|Iraq Table of Contents
On September 22, 1980, formations of Iraqi MiG-23s and MiG21s attacked Iran's air bases at Mehrabad and Doshen-Tappen (both near Tehran), as well as Tabriz, Bakhtaran, Ahvaz, Dezful, Urmia (sometimes cited as Urumiyeh), Hamadan, Sanandaj, and Abadan. Iranian defenses were caught by surprise, but the Iraqi raids failed because Iranian jets were protected in specially strengthened hangars and because bombs designed to destroy runways did not totally incapacitate Iran's very large airfields. Within hours, Iranian F-4 Phantoms took off from the same bases, successfully attacked strategically important targets close to major Iraqi cities, and returned home with very few losses.
Concurrently with its air attack, Iraq ordered six of its divisions across the border into Iran, where they drove as far as eight kilometers inland and occupied 1,000 square kilometers of Iranian territory. As a diversionary move, a mechanized division overwhelmed the border garrison at Qasr-e Shirin, while five armored and mechanized divisions invaded Khuzestan on two axes, one crossing over the Shatt al Arab near Basra, which led to the siege and eventual occupation of Khorramshahr, and the second heading for Susangerd, which had Ahvaz, the major military base in Khuzestan, as its objective. In addition, Dehloran and several other towns were targeted and were rapidly occupied to prevent reinforcement from Bakhtaran and from Tehran. By mid-October, a full division advanced through Khuzestan headed for Khorramshahr and Abadan and the strategic oil fields nearby.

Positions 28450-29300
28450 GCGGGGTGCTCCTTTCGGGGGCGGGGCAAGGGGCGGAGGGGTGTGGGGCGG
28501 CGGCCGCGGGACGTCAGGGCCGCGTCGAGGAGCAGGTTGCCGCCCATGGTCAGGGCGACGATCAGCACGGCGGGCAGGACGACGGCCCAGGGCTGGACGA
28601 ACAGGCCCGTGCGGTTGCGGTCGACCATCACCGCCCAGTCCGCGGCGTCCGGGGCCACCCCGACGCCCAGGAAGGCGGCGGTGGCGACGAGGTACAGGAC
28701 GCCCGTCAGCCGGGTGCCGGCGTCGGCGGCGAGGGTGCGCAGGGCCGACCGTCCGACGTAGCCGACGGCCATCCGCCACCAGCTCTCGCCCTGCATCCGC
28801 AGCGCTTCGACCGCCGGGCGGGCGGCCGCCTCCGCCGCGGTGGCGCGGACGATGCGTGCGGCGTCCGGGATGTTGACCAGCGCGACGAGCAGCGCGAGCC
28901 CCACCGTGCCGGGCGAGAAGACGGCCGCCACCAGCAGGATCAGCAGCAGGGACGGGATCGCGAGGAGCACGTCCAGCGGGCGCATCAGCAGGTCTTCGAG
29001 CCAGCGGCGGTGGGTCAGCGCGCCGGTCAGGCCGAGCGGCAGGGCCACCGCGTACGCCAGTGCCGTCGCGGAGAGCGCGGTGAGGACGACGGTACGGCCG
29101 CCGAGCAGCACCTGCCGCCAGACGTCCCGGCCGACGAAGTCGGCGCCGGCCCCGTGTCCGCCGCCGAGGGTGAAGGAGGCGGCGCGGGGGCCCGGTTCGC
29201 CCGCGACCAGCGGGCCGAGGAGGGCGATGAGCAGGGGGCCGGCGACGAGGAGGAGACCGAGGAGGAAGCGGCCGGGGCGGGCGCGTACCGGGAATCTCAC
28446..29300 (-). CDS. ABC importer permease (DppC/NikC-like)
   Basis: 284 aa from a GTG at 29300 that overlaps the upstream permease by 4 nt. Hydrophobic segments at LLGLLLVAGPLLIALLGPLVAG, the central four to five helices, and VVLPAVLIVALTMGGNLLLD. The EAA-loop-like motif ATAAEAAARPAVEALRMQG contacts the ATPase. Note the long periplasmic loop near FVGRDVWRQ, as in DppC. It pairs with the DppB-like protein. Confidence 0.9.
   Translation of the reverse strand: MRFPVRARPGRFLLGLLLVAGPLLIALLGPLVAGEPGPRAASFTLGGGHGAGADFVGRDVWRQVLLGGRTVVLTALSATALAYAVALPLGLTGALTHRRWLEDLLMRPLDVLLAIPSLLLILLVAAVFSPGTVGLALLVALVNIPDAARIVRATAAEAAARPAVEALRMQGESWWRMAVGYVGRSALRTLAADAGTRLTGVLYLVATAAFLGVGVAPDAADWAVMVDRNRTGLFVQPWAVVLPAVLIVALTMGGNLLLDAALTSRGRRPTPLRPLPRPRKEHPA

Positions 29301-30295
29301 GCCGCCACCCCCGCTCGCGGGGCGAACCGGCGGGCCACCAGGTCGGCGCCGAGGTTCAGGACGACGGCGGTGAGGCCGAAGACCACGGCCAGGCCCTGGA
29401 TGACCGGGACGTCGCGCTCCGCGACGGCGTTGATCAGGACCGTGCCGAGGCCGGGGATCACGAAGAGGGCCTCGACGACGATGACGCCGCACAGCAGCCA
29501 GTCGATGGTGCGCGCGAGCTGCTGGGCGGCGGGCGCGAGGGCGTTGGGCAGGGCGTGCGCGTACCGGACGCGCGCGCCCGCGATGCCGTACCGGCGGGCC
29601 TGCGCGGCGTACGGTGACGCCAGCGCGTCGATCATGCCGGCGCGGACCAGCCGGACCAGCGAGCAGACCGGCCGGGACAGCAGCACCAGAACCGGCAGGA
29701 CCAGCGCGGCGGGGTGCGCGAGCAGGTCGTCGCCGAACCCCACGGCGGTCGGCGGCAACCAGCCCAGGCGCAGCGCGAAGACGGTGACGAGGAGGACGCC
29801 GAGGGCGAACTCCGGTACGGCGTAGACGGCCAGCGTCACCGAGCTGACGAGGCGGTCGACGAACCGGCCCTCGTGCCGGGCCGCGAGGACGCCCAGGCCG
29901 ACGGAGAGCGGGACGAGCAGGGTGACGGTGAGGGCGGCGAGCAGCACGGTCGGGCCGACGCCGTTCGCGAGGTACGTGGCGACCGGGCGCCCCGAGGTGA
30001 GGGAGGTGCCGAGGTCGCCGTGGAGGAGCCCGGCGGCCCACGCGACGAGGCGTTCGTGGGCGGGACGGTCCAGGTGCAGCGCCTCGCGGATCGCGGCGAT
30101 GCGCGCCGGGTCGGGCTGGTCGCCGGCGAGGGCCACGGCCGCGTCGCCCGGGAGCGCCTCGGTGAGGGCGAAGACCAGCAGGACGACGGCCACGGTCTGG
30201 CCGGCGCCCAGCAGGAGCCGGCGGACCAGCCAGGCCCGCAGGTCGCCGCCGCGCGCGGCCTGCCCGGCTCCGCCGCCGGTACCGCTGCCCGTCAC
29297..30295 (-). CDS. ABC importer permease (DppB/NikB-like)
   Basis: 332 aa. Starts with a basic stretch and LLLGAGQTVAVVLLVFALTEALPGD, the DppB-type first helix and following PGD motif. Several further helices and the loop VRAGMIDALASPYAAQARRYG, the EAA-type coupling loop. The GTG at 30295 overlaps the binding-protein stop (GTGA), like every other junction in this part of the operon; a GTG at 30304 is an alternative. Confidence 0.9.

Iraq's blitz-like assaults against scattered and demoralized Iranian forces led many observers to think that Baghdad would win the war within a matter of weeks. Indeed, Iraqi troops did capture the Shatt al Arab and did seize a forty-eight-kilometer- wide strip of Iranian territory. But Tehran rejected a settlement offer and held the line against the militarily superior Iraqi force. It refused to accept defeat, and slowly began a series of counteroffensives in January 1981. Iran stopped Iraqi forces on the Karun River and, with limited military stocks, unveiled its "human wave" assaults, which used thousands of Basij (Popular Mobilization Army or People's Army) volunteers. The recapture of Abadan, Iran's first major victory, came in September 1981.
Source: U.S. Library of Congress